Burger King to offer new meatless Whopper nationally
Beginning 8 August, the new vegetarian Whopper will be available at Burger Kings across the United States for a limited time. The fast food chain has been offering the meatless version of its signature sandwich at select locations since April.
The meatless burger is made by Impossible Foods, a company that produces plant-based substitutes for both meat and dairy foods. Its “Impossible Burger” has seen an increase in demand since first being introduced in July 2016.
According to CNN, “Burger King hasn’t yet decided whether to make the Impossible Whopper a permanent part of its menu. Instead, the chain is billing it as a limited-time offer, telling customers that the meatless Whopper will be available as long as supplies last. The sandwich is priced at $5.59, about a dollar more than the regular Whopper.”
With that said, the signs so far are encouraging.
“It’s driven new guests into the restaurant,”said Chris Finazzo, Burger King’s president for the Americas. “We’re really excited to be able to attract that customer.” He added: “We very much believe in the category.”
The Impossible Whopper is supposed to taste the same as the original Whopper. The restaurant will be offering a taste test promotion to allow customers to compare them.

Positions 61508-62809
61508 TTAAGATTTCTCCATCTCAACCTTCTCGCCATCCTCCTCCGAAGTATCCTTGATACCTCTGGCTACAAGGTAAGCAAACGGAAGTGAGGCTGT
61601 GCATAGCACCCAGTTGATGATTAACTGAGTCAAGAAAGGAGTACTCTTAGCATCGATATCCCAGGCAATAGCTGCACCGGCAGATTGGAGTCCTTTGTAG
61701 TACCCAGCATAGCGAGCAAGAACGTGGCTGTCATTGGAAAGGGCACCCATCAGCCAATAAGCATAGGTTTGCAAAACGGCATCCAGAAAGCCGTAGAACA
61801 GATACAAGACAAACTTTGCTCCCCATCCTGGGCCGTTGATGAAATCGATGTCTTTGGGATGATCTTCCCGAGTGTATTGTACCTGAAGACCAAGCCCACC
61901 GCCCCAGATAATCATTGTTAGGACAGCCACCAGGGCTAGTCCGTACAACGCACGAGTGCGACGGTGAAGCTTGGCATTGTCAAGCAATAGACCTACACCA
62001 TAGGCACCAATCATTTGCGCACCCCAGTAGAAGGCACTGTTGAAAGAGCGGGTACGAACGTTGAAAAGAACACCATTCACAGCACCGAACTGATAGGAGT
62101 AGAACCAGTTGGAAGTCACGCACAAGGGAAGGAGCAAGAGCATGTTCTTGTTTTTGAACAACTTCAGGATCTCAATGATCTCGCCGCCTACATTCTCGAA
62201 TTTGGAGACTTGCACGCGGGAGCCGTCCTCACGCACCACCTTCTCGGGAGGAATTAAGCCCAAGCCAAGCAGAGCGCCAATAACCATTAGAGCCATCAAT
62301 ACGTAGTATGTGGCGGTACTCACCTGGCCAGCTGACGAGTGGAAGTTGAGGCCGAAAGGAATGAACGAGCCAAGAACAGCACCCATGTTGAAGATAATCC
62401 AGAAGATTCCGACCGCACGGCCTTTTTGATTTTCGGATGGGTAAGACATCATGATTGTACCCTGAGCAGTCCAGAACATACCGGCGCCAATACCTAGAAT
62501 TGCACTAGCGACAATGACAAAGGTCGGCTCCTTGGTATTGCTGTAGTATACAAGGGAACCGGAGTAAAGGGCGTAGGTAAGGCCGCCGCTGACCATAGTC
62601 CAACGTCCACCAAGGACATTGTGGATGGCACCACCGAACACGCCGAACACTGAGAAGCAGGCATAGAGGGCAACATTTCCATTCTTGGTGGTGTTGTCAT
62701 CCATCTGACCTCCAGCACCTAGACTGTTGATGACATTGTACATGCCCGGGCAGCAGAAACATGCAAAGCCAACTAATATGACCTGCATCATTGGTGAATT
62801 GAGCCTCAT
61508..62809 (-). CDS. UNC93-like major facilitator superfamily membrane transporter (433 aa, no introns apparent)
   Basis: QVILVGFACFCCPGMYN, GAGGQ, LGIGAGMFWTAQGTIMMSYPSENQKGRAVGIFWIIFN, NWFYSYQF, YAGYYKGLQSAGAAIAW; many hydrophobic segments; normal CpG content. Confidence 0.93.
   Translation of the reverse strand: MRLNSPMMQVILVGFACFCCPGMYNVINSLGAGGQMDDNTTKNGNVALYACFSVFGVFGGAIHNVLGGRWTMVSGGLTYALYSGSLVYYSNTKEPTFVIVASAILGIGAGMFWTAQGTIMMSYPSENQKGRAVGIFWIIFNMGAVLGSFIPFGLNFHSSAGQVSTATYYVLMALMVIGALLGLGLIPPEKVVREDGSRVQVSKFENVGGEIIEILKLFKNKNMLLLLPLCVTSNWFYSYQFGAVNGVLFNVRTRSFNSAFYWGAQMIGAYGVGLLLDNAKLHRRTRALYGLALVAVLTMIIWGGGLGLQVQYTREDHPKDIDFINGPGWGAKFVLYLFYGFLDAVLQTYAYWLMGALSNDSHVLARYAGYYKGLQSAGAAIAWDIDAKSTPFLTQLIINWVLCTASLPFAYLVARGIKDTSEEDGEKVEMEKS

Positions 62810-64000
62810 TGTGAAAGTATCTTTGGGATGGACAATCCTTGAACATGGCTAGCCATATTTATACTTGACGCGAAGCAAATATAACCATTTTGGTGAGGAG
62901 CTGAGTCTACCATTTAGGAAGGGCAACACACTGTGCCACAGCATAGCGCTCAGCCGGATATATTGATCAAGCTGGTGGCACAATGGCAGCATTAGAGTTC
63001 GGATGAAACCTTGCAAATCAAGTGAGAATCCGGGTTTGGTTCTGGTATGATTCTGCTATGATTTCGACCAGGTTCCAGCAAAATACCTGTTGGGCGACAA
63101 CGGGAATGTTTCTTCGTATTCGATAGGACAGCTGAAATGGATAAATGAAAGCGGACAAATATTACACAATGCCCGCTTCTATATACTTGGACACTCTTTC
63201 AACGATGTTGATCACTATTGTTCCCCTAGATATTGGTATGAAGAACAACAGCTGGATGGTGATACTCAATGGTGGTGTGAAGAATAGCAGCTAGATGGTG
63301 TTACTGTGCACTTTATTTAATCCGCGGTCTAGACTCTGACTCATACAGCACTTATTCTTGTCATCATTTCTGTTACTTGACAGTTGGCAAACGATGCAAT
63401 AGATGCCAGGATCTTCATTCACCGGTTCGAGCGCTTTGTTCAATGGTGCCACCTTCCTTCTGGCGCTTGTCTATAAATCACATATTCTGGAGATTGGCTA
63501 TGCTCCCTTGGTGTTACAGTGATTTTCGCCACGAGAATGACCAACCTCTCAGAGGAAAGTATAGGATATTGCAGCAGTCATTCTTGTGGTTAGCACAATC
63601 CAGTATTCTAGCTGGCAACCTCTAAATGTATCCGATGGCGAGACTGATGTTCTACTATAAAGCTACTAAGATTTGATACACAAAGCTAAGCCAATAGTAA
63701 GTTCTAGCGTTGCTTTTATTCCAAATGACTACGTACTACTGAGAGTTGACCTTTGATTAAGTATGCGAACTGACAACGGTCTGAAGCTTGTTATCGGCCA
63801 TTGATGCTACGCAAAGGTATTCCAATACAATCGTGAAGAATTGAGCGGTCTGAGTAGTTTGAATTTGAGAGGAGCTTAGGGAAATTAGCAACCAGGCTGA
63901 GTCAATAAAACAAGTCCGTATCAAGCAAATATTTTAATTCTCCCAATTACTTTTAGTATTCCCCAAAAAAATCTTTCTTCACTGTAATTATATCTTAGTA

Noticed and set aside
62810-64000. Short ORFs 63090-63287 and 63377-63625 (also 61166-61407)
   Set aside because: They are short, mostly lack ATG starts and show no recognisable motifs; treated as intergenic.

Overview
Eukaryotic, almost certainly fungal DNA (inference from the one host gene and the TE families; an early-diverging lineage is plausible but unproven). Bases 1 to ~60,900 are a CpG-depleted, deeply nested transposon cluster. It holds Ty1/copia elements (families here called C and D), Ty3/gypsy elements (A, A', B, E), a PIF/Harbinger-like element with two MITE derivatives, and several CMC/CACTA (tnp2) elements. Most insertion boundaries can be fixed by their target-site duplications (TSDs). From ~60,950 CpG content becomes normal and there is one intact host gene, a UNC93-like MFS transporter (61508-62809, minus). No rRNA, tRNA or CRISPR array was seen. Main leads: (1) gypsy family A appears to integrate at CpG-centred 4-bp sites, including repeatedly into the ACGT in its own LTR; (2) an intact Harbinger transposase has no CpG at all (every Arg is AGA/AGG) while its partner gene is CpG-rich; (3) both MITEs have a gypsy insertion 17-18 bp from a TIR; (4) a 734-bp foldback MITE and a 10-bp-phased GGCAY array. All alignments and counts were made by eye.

Dennis Woodside, president of Impossible Foods, told CNN he is optimistic about the meatless Whopper’s potential for success. Impossible foods has had difficulty keeping up with demand. Its meat substitutes are currently offered by about 10,000 restaurants, including chains White Castle, Qboda and Little Caesars. Meanwhile, products from Impossible Food’s main competitor, Beyond Meat, are available in chains like Dunkin’ Donuts and Tim Horton’s.
Beyond Meat has witnessed tremendous growth over the course of 2019. It brought in revenues of $67.3 million in the second quarter, up a whopping (no pun) 287 percent from 2018.
Demand for plant-based meat alternatives continue to surge as people become more conscious of the health, environmental and ethical implications of eating animals.